3 Topwater Bass Baits That Will Cover You All Summer Long

Although bass can seek cooler temperatures in deeper water, some remain near the surface to feed on schooling baitfish while others stay shallow in the shade of heavy cover and ambush any prey swimming nearby on the surface.

So a topwater bait remains a viable option to throw nearly any time of the day in the summertime.

When the summer heat raises water temperatures into the bathwater range, a topwater bait is the least likely lure most bass anglers would choose then.

Here are three topwater baits you should try in the heat of summer to catch bass on the surface.
Hollow Body Frogs

Throw frogs in the nasty stuff. Grass, lilly pads, slop, and brush are all prime areas to toss a frog.

Aquatic vegetation growth peaks during the summertime so bass have plenty of shallow cover that provides them with a cool and comfortable hiding place. Bluegill feeding on insects or frogs skimming across the weed mats will draw bass from their weedy lairs to attack their prey on the surface.

A hollow-body frog is an ideal topwater bait in this situation to trick bass because it can skim across the mat and hop along in the holes of the mat. When skimming the frog across the mat, keep twitching the lure until it reaches an opening in the vegetation, then let it sit in the hole for a couple of seconds before popping it once or twice.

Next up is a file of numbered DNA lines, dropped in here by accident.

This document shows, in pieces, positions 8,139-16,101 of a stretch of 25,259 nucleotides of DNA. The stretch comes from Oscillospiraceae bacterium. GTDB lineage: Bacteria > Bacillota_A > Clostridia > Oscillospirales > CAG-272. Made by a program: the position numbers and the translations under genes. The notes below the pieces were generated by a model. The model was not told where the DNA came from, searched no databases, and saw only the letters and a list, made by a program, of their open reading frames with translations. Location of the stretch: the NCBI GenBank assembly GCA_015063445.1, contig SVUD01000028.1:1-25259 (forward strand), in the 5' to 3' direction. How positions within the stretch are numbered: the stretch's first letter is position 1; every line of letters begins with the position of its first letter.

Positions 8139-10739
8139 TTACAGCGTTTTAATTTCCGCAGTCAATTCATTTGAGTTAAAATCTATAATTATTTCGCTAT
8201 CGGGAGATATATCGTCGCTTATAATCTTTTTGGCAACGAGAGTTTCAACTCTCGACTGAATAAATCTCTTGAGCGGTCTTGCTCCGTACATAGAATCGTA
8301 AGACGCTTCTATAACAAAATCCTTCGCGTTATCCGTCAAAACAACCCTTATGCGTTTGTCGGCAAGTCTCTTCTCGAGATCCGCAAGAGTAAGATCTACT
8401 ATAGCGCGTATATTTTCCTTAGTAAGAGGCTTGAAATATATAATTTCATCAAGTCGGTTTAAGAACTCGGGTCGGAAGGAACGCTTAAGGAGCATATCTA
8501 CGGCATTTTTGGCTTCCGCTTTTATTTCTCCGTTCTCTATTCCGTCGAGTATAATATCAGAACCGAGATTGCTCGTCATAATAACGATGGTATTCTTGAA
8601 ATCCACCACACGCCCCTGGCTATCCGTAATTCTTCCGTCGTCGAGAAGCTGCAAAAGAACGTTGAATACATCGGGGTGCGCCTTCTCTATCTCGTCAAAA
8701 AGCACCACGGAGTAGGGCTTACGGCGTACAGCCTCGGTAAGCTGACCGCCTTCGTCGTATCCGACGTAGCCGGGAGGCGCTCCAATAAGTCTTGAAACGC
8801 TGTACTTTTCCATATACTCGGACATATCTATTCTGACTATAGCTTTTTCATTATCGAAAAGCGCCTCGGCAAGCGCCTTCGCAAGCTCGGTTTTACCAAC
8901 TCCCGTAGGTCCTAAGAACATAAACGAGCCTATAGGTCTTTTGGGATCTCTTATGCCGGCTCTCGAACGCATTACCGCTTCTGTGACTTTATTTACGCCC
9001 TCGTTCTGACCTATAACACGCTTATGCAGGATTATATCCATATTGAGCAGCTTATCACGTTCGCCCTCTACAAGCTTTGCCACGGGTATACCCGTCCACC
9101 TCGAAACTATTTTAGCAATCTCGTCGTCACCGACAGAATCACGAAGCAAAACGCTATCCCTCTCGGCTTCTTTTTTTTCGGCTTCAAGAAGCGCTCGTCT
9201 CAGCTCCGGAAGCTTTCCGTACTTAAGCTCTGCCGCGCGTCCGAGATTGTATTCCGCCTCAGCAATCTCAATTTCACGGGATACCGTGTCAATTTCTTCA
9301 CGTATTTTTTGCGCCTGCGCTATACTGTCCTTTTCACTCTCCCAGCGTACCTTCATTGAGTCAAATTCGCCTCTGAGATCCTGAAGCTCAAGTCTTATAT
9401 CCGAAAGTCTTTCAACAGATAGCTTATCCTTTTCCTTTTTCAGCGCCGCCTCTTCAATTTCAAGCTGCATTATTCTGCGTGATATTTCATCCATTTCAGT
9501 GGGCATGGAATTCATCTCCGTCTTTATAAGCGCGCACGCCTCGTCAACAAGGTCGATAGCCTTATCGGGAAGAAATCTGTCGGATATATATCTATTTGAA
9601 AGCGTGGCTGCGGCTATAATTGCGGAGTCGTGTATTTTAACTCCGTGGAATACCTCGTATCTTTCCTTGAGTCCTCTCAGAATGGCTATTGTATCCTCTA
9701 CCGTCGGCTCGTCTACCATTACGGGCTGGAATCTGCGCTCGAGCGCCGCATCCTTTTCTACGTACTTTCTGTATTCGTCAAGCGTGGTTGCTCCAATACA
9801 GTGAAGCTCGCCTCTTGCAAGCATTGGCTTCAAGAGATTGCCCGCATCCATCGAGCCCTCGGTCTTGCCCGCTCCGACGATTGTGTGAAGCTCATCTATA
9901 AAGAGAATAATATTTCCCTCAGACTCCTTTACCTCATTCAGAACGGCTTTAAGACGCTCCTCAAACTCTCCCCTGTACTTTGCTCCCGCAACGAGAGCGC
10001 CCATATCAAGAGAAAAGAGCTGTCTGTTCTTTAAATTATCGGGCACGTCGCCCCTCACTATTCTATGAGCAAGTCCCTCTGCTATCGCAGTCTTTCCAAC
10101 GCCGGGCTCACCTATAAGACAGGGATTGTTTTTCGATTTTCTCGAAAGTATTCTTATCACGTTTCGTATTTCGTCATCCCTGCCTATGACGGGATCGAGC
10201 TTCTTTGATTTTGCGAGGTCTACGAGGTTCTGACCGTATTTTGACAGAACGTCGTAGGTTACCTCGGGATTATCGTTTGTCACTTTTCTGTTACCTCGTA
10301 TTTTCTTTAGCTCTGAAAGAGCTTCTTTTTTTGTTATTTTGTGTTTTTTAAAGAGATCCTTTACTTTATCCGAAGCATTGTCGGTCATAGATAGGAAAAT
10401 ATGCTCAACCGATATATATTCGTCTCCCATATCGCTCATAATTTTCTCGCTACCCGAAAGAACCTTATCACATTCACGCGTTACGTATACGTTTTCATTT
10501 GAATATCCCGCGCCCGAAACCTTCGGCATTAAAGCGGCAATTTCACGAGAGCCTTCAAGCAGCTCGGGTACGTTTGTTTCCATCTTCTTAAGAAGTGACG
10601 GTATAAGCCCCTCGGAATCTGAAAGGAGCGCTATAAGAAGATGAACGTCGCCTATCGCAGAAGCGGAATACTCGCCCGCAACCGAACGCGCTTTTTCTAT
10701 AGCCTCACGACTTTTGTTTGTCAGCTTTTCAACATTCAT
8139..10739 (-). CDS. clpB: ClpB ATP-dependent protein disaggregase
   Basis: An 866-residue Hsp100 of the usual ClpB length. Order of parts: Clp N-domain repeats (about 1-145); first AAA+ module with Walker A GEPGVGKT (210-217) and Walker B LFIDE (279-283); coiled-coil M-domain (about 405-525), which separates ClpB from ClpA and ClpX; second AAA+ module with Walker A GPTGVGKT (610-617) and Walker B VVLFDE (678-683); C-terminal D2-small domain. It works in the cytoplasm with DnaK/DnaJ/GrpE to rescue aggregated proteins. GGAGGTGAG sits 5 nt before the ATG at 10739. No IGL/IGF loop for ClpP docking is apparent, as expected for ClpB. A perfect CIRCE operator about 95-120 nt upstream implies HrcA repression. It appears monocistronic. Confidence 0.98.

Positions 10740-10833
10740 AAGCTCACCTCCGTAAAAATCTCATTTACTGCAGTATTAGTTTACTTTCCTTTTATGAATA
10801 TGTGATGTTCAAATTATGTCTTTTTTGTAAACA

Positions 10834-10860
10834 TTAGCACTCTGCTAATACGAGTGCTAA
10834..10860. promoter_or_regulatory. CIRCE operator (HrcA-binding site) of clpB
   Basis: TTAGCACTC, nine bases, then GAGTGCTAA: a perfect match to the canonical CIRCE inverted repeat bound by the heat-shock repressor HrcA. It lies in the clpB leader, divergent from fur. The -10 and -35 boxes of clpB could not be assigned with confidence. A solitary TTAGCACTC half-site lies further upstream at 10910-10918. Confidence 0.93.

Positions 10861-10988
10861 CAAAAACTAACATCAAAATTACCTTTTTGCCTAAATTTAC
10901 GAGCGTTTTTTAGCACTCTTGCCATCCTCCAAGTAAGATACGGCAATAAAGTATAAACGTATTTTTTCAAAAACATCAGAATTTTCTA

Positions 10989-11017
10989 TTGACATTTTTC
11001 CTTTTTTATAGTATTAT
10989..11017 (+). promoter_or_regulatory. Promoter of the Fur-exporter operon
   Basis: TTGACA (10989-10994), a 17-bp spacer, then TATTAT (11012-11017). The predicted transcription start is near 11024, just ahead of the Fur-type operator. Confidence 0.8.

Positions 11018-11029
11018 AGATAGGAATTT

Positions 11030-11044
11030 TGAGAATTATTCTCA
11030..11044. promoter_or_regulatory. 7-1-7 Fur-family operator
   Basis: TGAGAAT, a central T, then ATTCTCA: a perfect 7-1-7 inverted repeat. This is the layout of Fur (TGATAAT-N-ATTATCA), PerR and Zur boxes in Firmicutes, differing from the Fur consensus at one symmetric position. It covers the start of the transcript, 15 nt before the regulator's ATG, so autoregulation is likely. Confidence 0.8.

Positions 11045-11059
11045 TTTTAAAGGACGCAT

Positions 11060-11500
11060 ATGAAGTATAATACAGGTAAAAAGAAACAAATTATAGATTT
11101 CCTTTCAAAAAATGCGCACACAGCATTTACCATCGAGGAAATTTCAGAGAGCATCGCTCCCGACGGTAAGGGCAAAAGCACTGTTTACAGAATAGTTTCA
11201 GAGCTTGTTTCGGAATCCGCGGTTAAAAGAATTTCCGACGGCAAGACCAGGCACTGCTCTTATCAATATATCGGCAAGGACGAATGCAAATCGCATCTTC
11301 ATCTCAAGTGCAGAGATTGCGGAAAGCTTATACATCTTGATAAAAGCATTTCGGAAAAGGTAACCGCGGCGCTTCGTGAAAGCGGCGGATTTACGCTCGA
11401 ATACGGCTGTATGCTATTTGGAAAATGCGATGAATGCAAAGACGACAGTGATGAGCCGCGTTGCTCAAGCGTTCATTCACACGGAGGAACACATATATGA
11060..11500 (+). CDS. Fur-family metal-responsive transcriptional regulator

Topwater Walking Baits

Topwater walking baits work well when bass are busting on the surface eating baitfish.

One of my favorite topwater walking plugs from spring through fall is a Zara Spook. Even in the heat of summer bass just have a hard time resisting the sashaying action of a Spook as it is walked along the surface. Throughout the summer you can walk a spook around standing timber such as cedar trees or along the sides and front ends of boat docks over deep water to catch suspended bass. The pros claim suspended bass in clear water will rise up from as much as 20 feet deep to attack the walking bait.

Topwater Poppers

Topwater poppers take practice but once you can master that distinct ”blooping” sound – It’s game over.

Throughout a summer day, bass rise to the top and attack schools of baitfish in a furious series of splashes. Be prepared for these short bursts of surface activity by keeping one rod ready with a topwater chugger that matches the size of the baitfish. When the surface erupts, quickly pop the chugger through the marauding bass. The plopping noise created by the chugger imitates the sound of bass exploding on their prey, which attracts the predators to your surface offering.

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